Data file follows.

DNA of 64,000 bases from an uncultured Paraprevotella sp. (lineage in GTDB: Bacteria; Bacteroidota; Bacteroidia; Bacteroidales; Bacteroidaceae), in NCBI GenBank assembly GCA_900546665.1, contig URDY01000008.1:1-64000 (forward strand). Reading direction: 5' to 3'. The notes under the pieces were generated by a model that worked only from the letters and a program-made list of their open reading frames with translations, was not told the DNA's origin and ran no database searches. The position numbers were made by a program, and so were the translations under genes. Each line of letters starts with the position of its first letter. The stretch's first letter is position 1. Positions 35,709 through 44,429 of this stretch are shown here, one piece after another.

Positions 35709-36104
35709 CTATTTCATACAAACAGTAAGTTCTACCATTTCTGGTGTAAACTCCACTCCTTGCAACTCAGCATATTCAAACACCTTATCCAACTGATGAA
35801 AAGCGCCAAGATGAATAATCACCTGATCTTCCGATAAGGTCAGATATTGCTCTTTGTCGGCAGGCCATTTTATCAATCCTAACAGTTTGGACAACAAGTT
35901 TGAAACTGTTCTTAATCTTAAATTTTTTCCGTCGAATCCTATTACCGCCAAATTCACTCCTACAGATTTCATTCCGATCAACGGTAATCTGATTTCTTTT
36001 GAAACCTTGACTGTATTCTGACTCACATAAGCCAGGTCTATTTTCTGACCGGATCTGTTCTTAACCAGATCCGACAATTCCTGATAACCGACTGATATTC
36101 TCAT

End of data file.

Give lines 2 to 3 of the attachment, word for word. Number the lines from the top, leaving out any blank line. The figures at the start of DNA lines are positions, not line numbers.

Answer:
Positions 35709-36104
35709 CTATTTCATACAAACAGTAAGTTCTACCATTTCTGGTGTAAACTCCACTCCTTGCAACTCAGCATATTCAAACACCTTATCCAACTGATGAA